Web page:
Chippa is in the building and is answering your questions! Today, the national hero discusses playing with Doctor and Shoes, playing football in England versus playing in Italy, how he got scouted, and that famous goal that sent us to our first ever World Cup.
firstname.lastname@example.org – Did playing with the likes of Doctor Khumalo, the late Shoes Moshoeu, Zane Moosa, etc. who were good dribblers and passers of the ball, make it easier for you to score goals? Do we currently lack playmakers and good readers of the game like you guys who could read your opponent and could very well understand your ball supplies?
PM: I can say that we had a balanced team, both in defence and offence. The likes of Doctor, Zane and Shoes had to do what they had to do to make sure that we got the opportunities to score goals, while the likes of the late Sizwe Motaung, David Nyathi, Lucas Radebe and Mark Fish made sure we didn't concede a lot of goals at the back. We complemented each other very well and we worked hard for each other. We have good readers of the game in our team. The problem is consistency in terms of selecting players.
Dctrsdiro – What are your thoughts on Shakes Mashaba selecting underperforming players instead of in-form players?
PM: I wouldn't get too much on the selection of the national squad. The coach is the one who knows what he wants, and whoever he selects, for him that's the best player for that position.
Luckeezp28s'rhali – Where did you enjoy your football most, and how was it playing in a different country, like England or Italy? How was the atmosphere in those countries?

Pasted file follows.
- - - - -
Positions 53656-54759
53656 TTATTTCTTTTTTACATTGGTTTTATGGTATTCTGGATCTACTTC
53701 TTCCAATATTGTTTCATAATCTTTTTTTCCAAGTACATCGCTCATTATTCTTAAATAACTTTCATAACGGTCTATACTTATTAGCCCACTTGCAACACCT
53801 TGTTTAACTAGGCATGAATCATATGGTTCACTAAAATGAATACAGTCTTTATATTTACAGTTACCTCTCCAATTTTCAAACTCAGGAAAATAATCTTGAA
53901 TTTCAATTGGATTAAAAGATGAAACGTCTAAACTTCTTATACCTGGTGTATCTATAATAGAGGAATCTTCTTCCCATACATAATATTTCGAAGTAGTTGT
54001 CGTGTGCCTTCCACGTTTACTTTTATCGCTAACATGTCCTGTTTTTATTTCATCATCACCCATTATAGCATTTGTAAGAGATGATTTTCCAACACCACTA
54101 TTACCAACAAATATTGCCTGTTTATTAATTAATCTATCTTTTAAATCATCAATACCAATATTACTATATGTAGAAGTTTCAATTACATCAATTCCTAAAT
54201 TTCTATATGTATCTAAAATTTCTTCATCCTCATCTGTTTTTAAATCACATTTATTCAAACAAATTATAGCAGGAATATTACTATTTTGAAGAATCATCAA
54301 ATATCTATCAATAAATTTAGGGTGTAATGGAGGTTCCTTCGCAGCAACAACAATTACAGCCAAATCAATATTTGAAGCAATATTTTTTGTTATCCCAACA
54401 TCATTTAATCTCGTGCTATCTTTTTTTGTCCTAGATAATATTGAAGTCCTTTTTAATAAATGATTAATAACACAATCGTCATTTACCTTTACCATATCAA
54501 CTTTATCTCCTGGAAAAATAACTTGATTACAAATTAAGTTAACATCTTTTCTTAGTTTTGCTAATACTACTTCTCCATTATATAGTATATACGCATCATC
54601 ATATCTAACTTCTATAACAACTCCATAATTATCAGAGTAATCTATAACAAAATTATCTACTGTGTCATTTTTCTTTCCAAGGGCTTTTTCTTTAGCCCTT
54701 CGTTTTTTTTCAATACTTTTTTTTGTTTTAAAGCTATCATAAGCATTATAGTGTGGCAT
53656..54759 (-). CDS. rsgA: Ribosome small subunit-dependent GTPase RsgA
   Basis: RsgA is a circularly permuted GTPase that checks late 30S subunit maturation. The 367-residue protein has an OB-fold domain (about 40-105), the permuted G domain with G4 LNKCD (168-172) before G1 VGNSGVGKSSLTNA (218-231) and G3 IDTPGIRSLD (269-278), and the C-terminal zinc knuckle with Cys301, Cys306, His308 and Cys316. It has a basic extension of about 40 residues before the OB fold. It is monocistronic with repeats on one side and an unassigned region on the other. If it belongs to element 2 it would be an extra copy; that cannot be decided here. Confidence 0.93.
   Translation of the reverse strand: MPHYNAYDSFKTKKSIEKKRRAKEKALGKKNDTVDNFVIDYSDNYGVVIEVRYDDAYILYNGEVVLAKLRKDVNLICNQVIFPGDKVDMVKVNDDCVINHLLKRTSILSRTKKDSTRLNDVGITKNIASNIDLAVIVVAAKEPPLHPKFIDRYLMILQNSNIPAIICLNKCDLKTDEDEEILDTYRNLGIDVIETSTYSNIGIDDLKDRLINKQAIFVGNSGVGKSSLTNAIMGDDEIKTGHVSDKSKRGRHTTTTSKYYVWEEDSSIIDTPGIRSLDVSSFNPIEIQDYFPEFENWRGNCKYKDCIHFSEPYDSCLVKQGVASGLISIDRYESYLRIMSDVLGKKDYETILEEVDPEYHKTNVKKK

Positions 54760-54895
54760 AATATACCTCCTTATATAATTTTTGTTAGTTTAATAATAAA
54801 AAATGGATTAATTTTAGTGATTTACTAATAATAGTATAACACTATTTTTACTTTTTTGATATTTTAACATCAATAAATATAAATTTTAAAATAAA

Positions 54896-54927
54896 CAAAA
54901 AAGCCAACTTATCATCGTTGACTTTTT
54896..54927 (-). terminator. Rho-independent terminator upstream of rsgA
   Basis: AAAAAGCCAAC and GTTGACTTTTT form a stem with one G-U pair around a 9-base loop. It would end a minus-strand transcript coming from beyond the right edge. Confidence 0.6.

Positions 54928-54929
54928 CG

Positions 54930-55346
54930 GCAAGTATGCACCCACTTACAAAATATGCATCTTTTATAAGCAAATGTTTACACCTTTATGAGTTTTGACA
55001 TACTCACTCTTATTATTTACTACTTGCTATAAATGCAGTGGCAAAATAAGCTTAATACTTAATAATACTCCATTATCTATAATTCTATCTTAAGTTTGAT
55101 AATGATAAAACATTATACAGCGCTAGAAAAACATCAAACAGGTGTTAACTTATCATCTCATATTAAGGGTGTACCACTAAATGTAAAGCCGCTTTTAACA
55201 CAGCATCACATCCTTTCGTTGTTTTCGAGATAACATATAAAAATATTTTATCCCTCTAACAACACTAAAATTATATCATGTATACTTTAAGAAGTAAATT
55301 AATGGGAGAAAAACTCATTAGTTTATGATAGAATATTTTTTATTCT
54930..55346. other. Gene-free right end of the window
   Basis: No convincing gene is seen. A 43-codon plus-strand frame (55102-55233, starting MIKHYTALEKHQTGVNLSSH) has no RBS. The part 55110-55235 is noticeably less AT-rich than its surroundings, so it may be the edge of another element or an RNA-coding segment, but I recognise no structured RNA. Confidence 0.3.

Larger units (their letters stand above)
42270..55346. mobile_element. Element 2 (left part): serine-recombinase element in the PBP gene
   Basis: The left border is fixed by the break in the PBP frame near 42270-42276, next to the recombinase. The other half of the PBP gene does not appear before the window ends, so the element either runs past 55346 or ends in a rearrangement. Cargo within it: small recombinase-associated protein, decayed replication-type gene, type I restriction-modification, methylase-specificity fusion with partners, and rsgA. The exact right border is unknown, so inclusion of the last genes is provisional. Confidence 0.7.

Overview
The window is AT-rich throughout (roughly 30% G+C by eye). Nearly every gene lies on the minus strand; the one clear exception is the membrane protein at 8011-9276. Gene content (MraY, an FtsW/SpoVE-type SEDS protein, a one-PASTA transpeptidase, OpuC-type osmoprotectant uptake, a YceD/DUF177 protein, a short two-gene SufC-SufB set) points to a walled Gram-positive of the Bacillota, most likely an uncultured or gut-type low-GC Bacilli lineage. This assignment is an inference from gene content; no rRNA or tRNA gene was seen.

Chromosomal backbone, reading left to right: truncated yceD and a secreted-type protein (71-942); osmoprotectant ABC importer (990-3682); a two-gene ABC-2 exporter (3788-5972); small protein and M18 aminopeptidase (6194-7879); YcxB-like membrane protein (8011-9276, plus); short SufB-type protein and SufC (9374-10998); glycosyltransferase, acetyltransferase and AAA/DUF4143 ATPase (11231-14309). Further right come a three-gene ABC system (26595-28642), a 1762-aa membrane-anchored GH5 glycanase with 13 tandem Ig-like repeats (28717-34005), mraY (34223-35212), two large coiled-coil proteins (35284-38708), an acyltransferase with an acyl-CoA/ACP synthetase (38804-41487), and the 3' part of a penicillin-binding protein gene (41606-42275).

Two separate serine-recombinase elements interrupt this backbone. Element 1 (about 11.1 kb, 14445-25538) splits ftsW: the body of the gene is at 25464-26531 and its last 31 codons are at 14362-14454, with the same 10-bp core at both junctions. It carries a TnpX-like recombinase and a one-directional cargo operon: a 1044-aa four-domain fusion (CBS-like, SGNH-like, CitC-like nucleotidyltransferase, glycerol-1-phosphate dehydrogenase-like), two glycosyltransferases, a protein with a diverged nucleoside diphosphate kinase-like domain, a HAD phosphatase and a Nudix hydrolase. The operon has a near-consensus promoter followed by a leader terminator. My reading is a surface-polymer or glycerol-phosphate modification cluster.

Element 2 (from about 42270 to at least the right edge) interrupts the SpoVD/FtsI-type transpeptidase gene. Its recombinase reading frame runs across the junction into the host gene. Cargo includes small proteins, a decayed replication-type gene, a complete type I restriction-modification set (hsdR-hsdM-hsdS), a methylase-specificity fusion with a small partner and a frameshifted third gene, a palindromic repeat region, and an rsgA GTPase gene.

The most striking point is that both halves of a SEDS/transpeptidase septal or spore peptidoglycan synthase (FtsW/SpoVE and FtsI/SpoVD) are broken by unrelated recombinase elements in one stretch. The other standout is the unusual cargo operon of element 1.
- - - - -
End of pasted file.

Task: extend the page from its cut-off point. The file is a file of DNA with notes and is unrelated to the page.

PM: It was not that easy. My first time arriving in England as an amateur player and turning professional overnight was not that easy. I struggled at first, but I think when I went to Italy, I managed to adapt easily because of my experience in England.
Nikolaos Kirkinis – How were you scouted as a player?
PM: I was scouted by the team scout of Leeds United. He saw me playing for Sundowns and Bafana, and after one of the matches with Bafana he came to me and told me that I can make it in England, and asked whether I would like to go and play there, and I agreed. The lucky part of it is that I didn't have to undergo trials. They were ready for me to come in and play.
Rodney Mashego – Please take us through your goal against Congo that took Bafana to our first World Cup.
PM: It was one of the most exciting moments of our country, after winning the Afcon in 1996. We only needed a draw to go through to the World Cup in 1998, but we had to ensure that they didn't get a chance to come back in the game and sneak in a goal. It was also very important for us to go through. I still get goosebumps when I see that goal on television even today, and it is important for our country to treasure such memories.
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